The Indian rupee remained lower against the U.S. dollar on Friday, after plunging to a lifetime low yesterday on higher crude oil prices and consistent outflow of foreign funds from the domestic equity market.
The rupee breached the 71-mark against the dollar and was trading at 71.05. Yesterday, the currency had plunged to an all-time low of 71.21 against the greenback.
So far this year, the rupee has fallen almost 11.8 percent against the U.S. dollar.
The persistent fall in the rupee is due to domestic dollar demand from oil importers, as well as weak global cues stemming from U.S.-China trade tensions.
U.S. President Donald Trump in an interview with Bloomberg News said the U.S. intends to move ahead with plans to impose tariffs on $200 billion in Chinese imports as early as next week.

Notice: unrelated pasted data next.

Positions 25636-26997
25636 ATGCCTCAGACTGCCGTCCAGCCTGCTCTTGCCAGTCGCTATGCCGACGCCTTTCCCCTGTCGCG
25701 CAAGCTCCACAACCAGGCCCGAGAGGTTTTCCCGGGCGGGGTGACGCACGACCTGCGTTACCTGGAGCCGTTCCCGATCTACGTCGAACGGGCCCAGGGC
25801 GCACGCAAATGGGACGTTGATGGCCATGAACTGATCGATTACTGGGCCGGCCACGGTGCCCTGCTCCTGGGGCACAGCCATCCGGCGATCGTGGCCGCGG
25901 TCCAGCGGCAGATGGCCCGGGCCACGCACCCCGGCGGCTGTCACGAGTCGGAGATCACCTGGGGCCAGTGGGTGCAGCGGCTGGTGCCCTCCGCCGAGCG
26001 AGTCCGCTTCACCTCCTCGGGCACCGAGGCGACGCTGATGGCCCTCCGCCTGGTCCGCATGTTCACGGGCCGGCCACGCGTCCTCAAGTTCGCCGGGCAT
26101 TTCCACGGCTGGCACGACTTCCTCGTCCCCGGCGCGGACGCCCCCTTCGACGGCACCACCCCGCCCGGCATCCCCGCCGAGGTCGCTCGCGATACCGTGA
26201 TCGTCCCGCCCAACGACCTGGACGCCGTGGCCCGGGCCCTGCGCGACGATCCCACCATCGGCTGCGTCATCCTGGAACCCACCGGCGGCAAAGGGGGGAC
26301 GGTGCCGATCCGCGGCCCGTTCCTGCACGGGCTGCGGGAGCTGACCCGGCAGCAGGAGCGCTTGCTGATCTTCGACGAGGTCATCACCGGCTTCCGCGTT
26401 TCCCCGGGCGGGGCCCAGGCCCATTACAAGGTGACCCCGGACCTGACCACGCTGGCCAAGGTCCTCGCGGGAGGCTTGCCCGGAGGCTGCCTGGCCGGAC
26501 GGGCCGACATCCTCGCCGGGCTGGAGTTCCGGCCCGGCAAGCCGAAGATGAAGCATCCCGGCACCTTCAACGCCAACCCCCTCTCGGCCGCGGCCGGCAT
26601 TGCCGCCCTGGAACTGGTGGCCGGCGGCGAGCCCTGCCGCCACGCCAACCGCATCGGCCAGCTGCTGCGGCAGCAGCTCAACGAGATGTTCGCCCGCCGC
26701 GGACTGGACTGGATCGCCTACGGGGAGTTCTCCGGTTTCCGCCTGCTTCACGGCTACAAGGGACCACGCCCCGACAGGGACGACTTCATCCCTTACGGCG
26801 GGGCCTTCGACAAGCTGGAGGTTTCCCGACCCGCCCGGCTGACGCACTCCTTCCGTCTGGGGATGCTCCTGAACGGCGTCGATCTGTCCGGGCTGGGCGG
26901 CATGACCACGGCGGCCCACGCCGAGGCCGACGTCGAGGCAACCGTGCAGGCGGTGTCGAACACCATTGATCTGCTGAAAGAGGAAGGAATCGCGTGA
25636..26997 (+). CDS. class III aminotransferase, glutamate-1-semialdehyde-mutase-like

Trump also threatened to pull out from the World Trade Organization and called European trade policies “almost as bad as China,” raising fresh worries over trade friction.
Besides the rupee, the cautious mood resulted in weakness in emerging market currencies such as Argentina’s peso, Brazilian real and the Turkish lira.
Earlier in the week, Indian Economic Affairs Secretary Subhash Chandra Garg had remarked that the depreciation in the rupee was due to some small mismatch in the demand and supply and the currency was fairly stable at current levels.
Indian markets were mixed, with the benchmark BSE Sensex ending down 45.03 points or 0.12 percent at 38,645.07, while the broader Nifty index closed marginally higher at 11,680.50.
Investors await the release of India’s GDP data for the April-June quarter after market hours for more direction.